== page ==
The goals of the Student Science Communication Project (SSCP) are to teach writing, communication, literature searching and referencing skills, and the basics of wiki writing to undergraduate and graduate students. The Project is an exciting opportunity for college and university faculty wishing to introduce and develop writing skills—and other communication methods—to their science-attentive students, while also producing articles publishable on the Encyclopedia of Earth.
The following guidelines are derived from experience gained from projects at several colleges and universities; you can read about these here. Every project is different, so these guidelines are general in nature: we encourage teachers to be creative.
Questions or comments? Contact Emily Monosson, Director of the Student Science Communication Project.
Quotes from students in the Mount Holyoke project in Spring 2008:
“Writing for the EoE made me more conscious of doing research, where I pull information from, trying to avoid opinions…”
“It’s great to see my name in public. It also makes me feel accountable to get it right, despite the difficulty of the review process.”
“Taking a risk and sending articles out for outside review is an area for growth – I know now I can do that whenever I need…”
“…it is an awesome idea, and a great site. I'm so happy I got to be a part of it"
Choosing a Topic
Since the expectation is that students will write high quality, scientific articles, it is useful to limit students to topics within the realm of expertise of the instructor.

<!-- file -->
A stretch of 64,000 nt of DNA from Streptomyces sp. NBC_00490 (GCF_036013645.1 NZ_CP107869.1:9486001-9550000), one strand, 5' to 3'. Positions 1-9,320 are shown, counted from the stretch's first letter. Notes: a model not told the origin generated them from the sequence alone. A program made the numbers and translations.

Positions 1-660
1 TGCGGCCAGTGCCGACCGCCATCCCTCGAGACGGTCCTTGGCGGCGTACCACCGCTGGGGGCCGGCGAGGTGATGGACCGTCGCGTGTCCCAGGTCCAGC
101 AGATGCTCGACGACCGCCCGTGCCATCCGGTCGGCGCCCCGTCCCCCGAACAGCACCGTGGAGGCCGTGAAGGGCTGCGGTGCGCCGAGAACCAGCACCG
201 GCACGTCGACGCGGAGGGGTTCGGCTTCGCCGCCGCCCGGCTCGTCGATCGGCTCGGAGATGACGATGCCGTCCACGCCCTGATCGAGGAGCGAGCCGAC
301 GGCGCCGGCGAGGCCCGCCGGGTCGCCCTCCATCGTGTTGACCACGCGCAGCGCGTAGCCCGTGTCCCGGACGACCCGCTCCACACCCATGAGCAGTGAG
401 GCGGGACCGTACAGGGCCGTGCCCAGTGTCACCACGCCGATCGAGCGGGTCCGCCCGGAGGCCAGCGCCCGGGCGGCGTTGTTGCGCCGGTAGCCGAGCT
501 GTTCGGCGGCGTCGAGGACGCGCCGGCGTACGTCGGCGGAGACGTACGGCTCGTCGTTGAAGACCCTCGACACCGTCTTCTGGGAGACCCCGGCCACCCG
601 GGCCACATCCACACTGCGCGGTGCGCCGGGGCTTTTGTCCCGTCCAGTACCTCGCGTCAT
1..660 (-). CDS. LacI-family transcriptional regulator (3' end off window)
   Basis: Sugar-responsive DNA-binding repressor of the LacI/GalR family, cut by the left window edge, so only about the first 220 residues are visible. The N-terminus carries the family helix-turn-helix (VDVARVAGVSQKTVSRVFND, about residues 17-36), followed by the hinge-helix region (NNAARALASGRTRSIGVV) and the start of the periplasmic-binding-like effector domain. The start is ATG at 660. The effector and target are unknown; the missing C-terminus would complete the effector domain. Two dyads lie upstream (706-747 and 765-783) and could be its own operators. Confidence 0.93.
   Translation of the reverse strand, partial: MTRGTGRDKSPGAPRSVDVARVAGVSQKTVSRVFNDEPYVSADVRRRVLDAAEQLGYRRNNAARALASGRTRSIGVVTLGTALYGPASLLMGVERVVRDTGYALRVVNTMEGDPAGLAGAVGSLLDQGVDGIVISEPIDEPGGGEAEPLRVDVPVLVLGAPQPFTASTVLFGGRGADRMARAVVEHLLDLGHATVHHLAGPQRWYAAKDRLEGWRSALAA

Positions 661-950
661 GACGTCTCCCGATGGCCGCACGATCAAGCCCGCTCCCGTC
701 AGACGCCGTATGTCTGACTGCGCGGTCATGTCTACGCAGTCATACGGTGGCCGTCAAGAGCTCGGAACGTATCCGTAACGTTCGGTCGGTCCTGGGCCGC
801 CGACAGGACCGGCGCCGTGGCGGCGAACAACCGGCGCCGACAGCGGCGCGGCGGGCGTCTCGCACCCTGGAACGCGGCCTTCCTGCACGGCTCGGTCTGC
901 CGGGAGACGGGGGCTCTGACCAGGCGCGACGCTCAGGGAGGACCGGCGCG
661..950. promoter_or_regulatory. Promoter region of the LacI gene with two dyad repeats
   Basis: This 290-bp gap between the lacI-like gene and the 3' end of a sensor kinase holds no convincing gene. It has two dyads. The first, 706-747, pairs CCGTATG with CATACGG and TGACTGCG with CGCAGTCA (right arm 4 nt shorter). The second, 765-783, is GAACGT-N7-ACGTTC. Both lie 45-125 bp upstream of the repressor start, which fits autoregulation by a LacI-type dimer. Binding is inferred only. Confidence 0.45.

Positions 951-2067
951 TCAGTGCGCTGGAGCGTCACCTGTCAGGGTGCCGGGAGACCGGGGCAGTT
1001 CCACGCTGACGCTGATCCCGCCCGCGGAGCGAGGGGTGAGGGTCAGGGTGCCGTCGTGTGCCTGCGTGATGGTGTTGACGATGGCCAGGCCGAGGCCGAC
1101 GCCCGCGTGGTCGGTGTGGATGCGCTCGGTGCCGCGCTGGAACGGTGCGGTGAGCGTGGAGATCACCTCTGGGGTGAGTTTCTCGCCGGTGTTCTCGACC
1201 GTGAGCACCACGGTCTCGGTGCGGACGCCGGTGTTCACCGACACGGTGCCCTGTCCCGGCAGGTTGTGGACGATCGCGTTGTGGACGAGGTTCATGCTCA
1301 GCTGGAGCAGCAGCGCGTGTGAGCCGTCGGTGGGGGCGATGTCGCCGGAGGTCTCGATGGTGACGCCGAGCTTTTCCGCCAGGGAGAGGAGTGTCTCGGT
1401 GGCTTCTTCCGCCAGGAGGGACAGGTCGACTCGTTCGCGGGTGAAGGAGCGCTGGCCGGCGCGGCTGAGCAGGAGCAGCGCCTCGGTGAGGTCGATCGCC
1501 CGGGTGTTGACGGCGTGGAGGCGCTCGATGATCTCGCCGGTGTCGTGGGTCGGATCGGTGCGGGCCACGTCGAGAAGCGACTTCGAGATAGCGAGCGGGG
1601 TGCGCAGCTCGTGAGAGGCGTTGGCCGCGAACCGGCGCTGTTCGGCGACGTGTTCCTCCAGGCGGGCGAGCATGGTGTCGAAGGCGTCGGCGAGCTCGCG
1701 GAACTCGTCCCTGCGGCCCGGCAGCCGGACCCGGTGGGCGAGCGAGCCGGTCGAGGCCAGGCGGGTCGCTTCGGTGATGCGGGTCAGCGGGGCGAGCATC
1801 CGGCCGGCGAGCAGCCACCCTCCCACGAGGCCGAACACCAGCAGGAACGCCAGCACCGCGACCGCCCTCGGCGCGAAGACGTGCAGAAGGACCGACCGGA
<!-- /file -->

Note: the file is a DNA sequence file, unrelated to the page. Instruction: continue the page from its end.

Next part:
Because researching and creating EoE articles requires writing skills, depth of understanding of the topic and its context, and familiarity with current research and literature, we recommended that this class be offered to advanced students well-versed in a particular topic, or to graduate students.
Faculty and students should be familiar with the overall scope and aims of the EoE through the following EoE readings: About Encyclopedia of Earth; Encyclopedia of Earth FAQs, and Review of Encyclopedia of Earth.
Writing EoE Style
Students are asked to study EoE articles for content and style. For example, you can point students to articles you think are good examples of EOE style and writing:
Aim for articles in the 1,000 to 1,500 word range.
Researching and writing the article
If students are writing new articles from scratch, writing in stages may be most useful. First students prepare a research-based review paper or article, complete with embedded citations. Once the faculty advisor reviews and approves of the content in this long form, the students can then prepare a shorter article in EOE format which can then be sent for review (see below.)
Students can also prepare EOE articles summarizing longer influential review articles that are available in the literature (making sure the primary review article is cited as a source.)